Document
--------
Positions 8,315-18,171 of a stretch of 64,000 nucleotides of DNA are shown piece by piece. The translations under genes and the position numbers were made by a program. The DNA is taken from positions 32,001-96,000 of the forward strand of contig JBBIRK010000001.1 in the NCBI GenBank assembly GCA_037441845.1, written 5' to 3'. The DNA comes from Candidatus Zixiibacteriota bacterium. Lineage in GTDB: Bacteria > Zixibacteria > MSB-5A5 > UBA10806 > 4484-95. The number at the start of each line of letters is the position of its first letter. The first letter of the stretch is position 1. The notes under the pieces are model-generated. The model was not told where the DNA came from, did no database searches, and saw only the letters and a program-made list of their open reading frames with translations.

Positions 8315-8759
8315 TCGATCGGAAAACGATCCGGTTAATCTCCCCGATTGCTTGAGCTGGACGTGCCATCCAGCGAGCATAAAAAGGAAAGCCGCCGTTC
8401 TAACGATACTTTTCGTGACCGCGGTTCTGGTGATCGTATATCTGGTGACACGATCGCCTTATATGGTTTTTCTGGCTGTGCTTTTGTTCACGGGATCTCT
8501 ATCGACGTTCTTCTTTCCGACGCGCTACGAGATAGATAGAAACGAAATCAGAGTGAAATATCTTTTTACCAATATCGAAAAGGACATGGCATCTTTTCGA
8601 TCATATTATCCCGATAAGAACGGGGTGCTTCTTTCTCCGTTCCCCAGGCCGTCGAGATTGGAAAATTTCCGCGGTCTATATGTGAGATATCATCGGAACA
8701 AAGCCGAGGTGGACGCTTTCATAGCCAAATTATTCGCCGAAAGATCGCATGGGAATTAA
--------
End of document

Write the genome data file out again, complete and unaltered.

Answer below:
Positions 8,315-18,171 of a stretch of 64,000 nucleotides of DNA are shown piece by piece. The translations under genes and the position numbers were made by a program. The DNA is taken from positions 32,001-96,000 of the forward strand of contig JBBIRK010000001.1 in the NCBI GenBank assembly GCA_037441845.1, written 5' to 3'. The DNA comes from Candidatus Zixiibacteriota bacterium. Lineage in GTDB: Bacteria > Zixibacteria > MSB-5A5 > UBA10806 > 4484-95. The number at the start of each line of letters is the position of its first letter. The first letter of the stretch is position 1. The notes under the pieces are model-generated. The model was not told where the DNA came from, did no database searches, and saw only the letters and a program-made list of their open reading frames with translations.

Positions 8315-8759
8315 TCGATCGGAAAACGATCCGGTTAATCTCCCCGATTGCTTGAGCTGGACGTGCCATCCAGCGAGCATAAAAAGGAAAGCCGCCGTTC
8401 TAACGATACTTTTCGTGACCGCGGTTCTGGTGATCGTATATCTGGTGACACGATCGCCTTATATGGTTTTTCTGGCTGTGCTTTTGTTCACGGGATCTCT
8501 ATCGACGTTCTTCTTTCCGACGCGCTACGAGATAGATAGAAACGAAATCAGAGTGAAATATCTTTTTACCAATATCGAAAAGGACATGGCATCTTTTCGA
8601 TCATATTATCCCGATAAGAACGGGGTGCTTCTTTCTCCGTTCCCCAGGCCGTCGAGATTGGAAAATTTCCGCGGTCTATATGTGAGATATCATCGGAACA
8701 AAGCCGAGGTGGACGCTTTCATAGCCAAATTATTCGCCGAAAGATCGCATGGGAATTAA